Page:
HULL, England, Sept. 22 (UPI) — The English port of Hull has decided to replace a stolen sculpture that had been presented by an Icelandic fishing village to honor a 1,000-year relationship.
The bronze “friendship statue,” titled Voyage, stood on a stone plinth on the Hull waterfront for five years, and a matching sculpture stands on the beachfront in Vik-i-Myrdal. The Hull sculpture was stolen in July, and there is widespread speculation it was sold as scrap metal.
Hull Lord Mayor Colin Inglis traveled to Iceland this week to arrange for a replacement, IceNews reported. The city plans to use 40,000 pounds ( about $65,000) to pay for the substitute sculpture by Icelandic artist Steinunn Thorarinsdottir.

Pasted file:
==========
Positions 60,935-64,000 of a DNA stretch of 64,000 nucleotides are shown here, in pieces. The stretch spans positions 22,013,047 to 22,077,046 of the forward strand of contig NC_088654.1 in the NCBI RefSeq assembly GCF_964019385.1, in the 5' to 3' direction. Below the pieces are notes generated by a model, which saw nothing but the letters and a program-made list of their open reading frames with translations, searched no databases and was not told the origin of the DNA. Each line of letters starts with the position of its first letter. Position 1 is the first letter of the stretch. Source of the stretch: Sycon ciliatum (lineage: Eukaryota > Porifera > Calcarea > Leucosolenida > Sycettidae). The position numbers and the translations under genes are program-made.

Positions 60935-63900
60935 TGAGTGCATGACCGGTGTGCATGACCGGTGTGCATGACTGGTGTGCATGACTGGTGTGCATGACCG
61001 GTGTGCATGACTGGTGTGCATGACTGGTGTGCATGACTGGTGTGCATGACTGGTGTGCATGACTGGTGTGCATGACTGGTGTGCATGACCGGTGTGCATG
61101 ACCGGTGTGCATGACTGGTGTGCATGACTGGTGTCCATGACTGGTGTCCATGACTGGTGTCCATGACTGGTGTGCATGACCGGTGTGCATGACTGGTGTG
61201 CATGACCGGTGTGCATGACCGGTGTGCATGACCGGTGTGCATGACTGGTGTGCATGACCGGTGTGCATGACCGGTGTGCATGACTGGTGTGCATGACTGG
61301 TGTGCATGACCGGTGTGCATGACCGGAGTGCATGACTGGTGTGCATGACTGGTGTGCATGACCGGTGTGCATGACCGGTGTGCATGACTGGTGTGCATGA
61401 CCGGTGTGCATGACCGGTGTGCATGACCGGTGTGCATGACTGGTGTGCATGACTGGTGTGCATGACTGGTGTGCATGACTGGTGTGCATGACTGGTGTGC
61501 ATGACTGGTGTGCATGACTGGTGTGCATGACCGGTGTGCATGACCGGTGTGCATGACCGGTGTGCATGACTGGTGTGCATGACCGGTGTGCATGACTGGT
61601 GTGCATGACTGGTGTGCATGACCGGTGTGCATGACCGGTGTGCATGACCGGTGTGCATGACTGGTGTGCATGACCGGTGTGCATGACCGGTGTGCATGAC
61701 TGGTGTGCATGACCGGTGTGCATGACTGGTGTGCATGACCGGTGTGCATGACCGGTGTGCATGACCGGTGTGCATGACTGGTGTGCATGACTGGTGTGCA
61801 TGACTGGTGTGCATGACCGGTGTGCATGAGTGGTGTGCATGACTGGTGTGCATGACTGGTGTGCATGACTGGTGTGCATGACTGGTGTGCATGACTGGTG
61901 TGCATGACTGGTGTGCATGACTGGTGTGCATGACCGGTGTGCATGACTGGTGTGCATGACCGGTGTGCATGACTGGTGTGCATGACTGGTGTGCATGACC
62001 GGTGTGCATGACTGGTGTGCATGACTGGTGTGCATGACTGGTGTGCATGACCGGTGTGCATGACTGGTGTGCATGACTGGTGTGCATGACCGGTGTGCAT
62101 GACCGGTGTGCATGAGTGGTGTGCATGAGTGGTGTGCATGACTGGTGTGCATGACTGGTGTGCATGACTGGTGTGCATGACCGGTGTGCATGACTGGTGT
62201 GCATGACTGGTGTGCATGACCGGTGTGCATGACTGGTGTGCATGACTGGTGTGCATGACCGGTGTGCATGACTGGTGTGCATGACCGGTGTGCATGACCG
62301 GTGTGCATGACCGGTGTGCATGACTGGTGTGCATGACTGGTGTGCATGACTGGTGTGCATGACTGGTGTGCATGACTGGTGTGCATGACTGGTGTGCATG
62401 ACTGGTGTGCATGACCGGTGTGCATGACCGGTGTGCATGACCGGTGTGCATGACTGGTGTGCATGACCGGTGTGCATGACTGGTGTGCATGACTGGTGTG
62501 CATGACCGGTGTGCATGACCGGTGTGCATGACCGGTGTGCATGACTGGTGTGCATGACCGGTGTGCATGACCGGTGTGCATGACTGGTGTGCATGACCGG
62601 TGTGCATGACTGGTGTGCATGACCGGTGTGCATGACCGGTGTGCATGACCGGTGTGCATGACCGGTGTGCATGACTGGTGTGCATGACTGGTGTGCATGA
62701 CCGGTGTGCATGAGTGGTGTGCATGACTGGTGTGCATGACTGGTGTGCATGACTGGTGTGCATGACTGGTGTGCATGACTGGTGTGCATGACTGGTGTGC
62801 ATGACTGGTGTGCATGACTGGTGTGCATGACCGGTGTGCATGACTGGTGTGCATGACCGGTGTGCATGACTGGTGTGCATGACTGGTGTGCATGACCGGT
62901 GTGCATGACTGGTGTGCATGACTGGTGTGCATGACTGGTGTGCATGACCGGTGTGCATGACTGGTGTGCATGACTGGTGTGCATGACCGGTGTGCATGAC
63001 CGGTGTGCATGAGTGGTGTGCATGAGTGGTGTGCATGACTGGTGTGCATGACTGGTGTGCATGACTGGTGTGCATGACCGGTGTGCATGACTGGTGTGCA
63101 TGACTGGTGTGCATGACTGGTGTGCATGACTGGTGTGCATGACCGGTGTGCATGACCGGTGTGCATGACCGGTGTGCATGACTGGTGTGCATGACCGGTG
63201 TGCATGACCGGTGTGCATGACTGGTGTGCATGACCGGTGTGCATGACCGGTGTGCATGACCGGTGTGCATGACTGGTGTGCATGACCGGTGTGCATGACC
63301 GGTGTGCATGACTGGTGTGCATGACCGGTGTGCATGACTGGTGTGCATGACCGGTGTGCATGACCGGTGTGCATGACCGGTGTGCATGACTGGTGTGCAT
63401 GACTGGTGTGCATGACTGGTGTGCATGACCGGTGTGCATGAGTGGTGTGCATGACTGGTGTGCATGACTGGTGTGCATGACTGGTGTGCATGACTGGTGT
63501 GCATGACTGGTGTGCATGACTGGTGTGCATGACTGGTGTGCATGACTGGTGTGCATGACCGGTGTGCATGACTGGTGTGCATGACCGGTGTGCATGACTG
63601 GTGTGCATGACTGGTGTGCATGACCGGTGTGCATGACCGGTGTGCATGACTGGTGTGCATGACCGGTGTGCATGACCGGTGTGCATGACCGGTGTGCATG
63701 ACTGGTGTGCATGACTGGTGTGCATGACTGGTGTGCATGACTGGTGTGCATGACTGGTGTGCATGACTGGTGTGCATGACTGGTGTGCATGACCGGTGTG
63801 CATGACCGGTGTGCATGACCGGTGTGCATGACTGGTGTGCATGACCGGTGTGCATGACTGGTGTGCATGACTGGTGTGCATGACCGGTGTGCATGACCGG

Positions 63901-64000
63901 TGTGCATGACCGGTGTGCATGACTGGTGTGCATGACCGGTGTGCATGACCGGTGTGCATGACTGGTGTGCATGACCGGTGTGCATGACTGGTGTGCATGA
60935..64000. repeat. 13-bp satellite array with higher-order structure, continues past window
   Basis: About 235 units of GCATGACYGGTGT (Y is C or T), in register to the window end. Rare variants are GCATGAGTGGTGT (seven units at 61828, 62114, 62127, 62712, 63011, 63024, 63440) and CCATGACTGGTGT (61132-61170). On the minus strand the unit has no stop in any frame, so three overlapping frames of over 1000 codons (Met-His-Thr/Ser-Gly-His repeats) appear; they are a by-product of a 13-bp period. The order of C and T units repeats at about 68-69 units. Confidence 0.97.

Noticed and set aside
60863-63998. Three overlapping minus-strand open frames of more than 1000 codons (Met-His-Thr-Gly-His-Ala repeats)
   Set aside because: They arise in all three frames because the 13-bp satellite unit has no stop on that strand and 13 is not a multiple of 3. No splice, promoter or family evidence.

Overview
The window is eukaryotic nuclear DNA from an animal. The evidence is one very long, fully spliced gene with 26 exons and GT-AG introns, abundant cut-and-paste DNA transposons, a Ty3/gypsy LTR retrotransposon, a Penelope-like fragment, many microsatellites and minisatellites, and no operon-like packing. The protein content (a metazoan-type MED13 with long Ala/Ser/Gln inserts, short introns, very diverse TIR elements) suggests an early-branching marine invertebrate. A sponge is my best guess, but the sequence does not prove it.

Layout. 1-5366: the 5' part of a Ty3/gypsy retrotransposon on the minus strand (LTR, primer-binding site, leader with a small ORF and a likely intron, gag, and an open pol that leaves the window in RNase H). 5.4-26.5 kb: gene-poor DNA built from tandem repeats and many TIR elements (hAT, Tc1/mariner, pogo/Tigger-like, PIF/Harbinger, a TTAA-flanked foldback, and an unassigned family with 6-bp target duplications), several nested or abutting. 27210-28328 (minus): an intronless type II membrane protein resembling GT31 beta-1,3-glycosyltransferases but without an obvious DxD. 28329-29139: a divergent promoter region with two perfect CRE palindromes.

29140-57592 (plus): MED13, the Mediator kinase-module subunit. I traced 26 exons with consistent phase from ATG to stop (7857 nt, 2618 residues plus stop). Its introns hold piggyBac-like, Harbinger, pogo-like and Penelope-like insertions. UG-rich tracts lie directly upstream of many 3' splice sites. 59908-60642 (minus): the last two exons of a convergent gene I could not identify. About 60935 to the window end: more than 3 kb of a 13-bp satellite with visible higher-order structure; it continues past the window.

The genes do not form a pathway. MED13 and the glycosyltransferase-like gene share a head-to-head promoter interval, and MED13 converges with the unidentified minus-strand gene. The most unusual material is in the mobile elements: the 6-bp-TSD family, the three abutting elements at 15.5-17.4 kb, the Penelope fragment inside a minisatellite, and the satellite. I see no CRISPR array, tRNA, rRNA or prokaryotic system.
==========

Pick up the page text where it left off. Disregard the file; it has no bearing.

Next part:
Inglis told the BBC Icelanders appeared shocked by the theft. He said it was important to convince them Hull had valued the statue.
“They were amazed that anybody would do it. They just can’t believe that someone would stoop so low,” he said.
Hull on the Humber estuary in Yorkshire has been an important fishing port since the Middle Ages. While its fishermen have often been in competition with Icelanders — especially during the Cod Wars of the 1970s — they were often given shelter in bad weather in Icelandic fishing villages like Vik.
Processing of Icelandic fish has contributed to Hull’s economy in recent years.